It’s super easy to buy just about anything today.
With one-click on your computer or phone you can buy something on Amazon and have it to your door in two days or less. It’s crazy how efficient shopping has become.
Part of the reason is the ease of purchase. But another big reason is the drop in costs. Going to a movie, for example, is about the same as it was 20 years ago. I remember going to movies in high school (early 2000s) and paying about $8-10/ea for a ticket. Today, you can stream just about any movie you want for that price per month on Netflix.
But even though costs are lower, it’s still important to watch what you’re spending because the costs can certainly add up. You can use it to drive you to make more money, but that can be a real rat race. Well all probably know people that are anxious all the time in part to some out of control spending and poor habits with money.
An obvious way to fix a situation like that is to spend less than you make. Or to just spend less in general. But I think that leaves out an important element: what you’re buying…
What Matters Most
We each have things that make us happy. Things we love.
It’s one of the strangest things to me, but I read Rod Stewart’s autobiography several years back and in that book he said that his dad told him some great advice… He said that everybody ought to have three things in life:
A job gives you purpose and provides for you and your family. A hobby provides an escape. A sport also provides escape and tension release and it also helps you keep you naturally in good health.
The key takeaway from that lesson, though, is that you really only want to have one of each. When you go over one in any of the three areas you start diluting things. Your enjoyment goes down. Your spending can certainly go up both with money, but also with time and energy.
That’s the trap that is easy to fall into. You start seeing what other people are doing. They have smiles on their faces. You figure that if they’re happy then doing the same thing will make you happy.
So you buy that product or you go on that vacation or whatever. And it might feel good initially, but in the long-term it usually makes you feel bad in some way. Either because you spent money and you don’t feel like you got value or because the experience didn’t live up to your expectations.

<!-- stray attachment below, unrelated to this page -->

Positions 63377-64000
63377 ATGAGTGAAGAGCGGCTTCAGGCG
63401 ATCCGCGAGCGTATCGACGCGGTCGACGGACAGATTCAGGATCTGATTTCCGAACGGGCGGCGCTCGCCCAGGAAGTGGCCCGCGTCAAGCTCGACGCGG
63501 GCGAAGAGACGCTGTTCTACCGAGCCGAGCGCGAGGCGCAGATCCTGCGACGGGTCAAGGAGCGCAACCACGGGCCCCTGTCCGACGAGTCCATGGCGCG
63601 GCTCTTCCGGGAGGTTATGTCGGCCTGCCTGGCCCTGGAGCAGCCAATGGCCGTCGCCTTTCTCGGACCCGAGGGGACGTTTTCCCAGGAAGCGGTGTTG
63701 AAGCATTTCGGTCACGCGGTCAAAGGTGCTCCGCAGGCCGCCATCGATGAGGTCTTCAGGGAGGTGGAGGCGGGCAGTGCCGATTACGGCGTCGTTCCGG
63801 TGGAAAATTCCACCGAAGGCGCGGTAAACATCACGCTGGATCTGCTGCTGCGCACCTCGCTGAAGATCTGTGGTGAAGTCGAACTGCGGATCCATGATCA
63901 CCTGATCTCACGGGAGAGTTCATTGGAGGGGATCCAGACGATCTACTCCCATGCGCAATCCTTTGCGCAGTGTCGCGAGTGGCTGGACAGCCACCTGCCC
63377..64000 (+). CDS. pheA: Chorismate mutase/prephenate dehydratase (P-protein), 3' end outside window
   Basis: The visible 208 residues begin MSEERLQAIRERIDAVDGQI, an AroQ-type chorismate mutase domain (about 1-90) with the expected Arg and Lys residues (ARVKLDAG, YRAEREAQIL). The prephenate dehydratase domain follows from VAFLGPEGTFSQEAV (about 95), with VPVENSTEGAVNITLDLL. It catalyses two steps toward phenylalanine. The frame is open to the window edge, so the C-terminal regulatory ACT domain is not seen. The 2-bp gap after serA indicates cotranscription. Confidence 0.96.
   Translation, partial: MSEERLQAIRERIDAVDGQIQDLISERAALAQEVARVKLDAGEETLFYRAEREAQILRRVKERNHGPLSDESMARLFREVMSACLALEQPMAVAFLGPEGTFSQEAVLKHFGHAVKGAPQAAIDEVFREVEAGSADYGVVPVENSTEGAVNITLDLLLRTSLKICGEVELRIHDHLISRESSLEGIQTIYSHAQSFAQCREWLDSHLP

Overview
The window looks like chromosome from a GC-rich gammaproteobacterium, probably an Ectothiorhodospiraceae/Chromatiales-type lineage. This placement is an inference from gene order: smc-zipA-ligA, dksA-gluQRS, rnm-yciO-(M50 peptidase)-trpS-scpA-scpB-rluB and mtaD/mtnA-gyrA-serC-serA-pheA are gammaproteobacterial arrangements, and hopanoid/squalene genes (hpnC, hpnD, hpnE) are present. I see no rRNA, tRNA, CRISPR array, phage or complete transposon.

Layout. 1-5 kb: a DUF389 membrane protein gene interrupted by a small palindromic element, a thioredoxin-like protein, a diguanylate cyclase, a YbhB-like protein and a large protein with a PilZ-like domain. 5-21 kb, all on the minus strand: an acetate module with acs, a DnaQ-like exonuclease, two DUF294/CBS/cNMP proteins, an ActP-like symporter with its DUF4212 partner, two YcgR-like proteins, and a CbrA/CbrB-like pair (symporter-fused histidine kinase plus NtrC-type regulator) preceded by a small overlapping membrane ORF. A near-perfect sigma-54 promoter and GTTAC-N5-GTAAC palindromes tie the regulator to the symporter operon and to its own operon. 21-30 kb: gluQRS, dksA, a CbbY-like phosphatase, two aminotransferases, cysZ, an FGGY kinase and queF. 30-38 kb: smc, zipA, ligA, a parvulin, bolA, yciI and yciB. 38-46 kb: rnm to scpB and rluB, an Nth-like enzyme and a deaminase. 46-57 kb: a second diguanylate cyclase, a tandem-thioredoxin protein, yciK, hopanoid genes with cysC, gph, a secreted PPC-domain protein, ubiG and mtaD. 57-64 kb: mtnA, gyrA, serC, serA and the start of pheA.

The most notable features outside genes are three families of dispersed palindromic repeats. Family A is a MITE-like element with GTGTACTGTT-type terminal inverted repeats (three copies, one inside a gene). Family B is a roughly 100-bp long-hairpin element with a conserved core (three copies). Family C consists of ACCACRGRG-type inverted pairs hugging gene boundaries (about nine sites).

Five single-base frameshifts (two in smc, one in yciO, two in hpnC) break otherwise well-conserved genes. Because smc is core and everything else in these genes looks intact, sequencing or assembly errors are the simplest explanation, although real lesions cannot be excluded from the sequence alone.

We’re All A Little Different
What makes you happy is probably different than what makes your friend, your spouse, your child, your sibling and your parent happy.
Part of the trap is that we want others to share in our happiness. When we feel happy, we want others to feel the same way so we push our experiences on them. It can be difficult to find others that share the same job or hobby or sport. At least that share it with the same passion.
For example, I love to golf. Love it. It’s my sport. I have a good friend that likes to golf. But not to the level that I do. For years I would continually ask him to come golfing with me. After awhile I realized that golf just wasn’t his #1 hobby or sport. And I understood, after all that time, that it was fine.
The challenge is understanding yourself. You have to really look at what gives you the most joy in each of those areas and spend your money on those things. The more you understand what you love the most the easier it is to not spend money on other things.
I go on about 2-3 golf tips every year. To some, that might seem excessive. But to me it’s money well spent. I love it. But I also don’t spend my money on a lot of things that others might spend it on. And it’s not that golf is better than anything else. It’s just that for me it’s #1 on the list. For others, it’s not.
Spending and not spending money gets a little easier when you take some time to look at yourself and what makes you happy. Figure out what you do that you would do for no money or that brings you happiness when nobody is looking. That kind of thing.
Then focus on spending money in those areas and those areas only. At least beyond the basics. A cool thing you’ll find is that because you love these things so much you’ll find ways to save and also make more money to fuel your happiness.
It also leads to letting go of the fear of missing out. Because we can’t do everything that our peers are doing. But we can do the one or two things that matter most to us.